You must have talked to a doctor about the changes that have occurred to your skull since the accident?
So apparently the skull changes, i did not know this < thanks for that. lol
I read this..Know this: Science has identified how our skulls change with age and several articles have been written on the subject.
The main areas that morph are our eye sockets (orbital rims) and cheekbones. These changes mostly affect the central part of our face.
As infants, the central part of our face is relatively compact. As we become young adults, more space develops in that middle part of our face. With maturity, however, changes in our orbital rims and cheekbones make our central face more compact again and closer to the proportions of infancy.
The picture above highlights the differences between the skulls of a young and older person. *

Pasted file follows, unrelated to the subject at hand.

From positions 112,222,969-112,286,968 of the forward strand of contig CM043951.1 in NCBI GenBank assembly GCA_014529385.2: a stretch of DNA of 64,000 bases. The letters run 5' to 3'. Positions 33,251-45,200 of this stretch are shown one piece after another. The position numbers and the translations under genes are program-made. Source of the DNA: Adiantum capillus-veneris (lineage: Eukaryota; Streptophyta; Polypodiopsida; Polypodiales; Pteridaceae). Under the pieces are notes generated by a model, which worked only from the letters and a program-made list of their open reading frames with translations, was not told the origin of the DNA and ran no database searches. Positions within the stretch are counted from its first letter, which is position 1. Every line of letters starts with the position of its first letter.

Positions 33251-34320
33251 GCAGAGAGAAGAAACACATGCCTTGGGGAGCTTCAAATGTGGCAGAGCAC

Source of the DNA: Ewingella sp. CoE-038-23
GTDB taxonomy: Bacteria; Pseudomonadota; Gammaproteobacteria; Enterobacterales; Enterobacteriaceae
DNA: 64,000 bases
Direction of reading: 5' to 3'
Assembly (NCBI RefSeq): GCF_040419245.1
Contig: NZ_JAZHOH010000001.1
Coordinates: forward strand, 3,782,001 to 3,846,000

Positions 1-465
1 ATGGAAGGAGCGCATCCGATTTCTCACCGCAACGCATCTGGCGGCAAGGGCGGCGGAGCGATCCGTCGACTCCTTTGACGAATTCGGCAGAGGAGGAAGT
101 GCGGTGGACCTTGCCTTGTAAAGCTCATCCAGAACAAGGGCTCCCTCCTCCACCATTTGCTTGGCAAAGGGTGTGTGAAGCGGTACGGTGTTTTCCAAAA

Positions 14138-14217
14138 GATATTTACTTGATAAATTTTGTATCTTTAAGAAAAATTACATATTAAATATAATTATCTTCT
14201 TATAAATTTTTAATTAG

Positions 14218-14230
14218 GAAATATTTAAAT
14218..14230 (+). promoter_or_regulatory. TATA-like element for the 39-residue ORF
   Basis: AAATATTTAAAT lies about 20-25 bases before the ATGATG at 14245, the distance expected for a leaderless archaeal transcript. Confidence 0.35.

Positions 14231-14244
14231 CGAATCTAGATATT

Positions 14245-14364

As our central face becomes more compact, the muscles, fat, and skin attached to the bones bunches together to a certain degree. What this translates to is illustrated by the following picture. This picture shows a great example of both a young and aged face with almost no overlying fat. You can clearly see the differences in the shapes of the underlying skeleton and how the skin of the older face wrinkles and folds because there is less bony support. **
The differences between and young and old face.
Despite almost no fat and relatively good skin in both, the younger patient still looks young because of the shape and proportion of his skull.
Knowing how our skull changes with age, we can combat the signs of aging by addressing the underlying problem. Fillers like Sculptra and Radiesse, muscle relaxers including Botox, and various lasers give us the upper hand. The more we learn about how all aspects of our face change with age, the better we can become at rejuvenating it.
so your question, as to why this is happening is either the normal aging process or something associated with your injury and your doctor i believe will be able to give you the best information.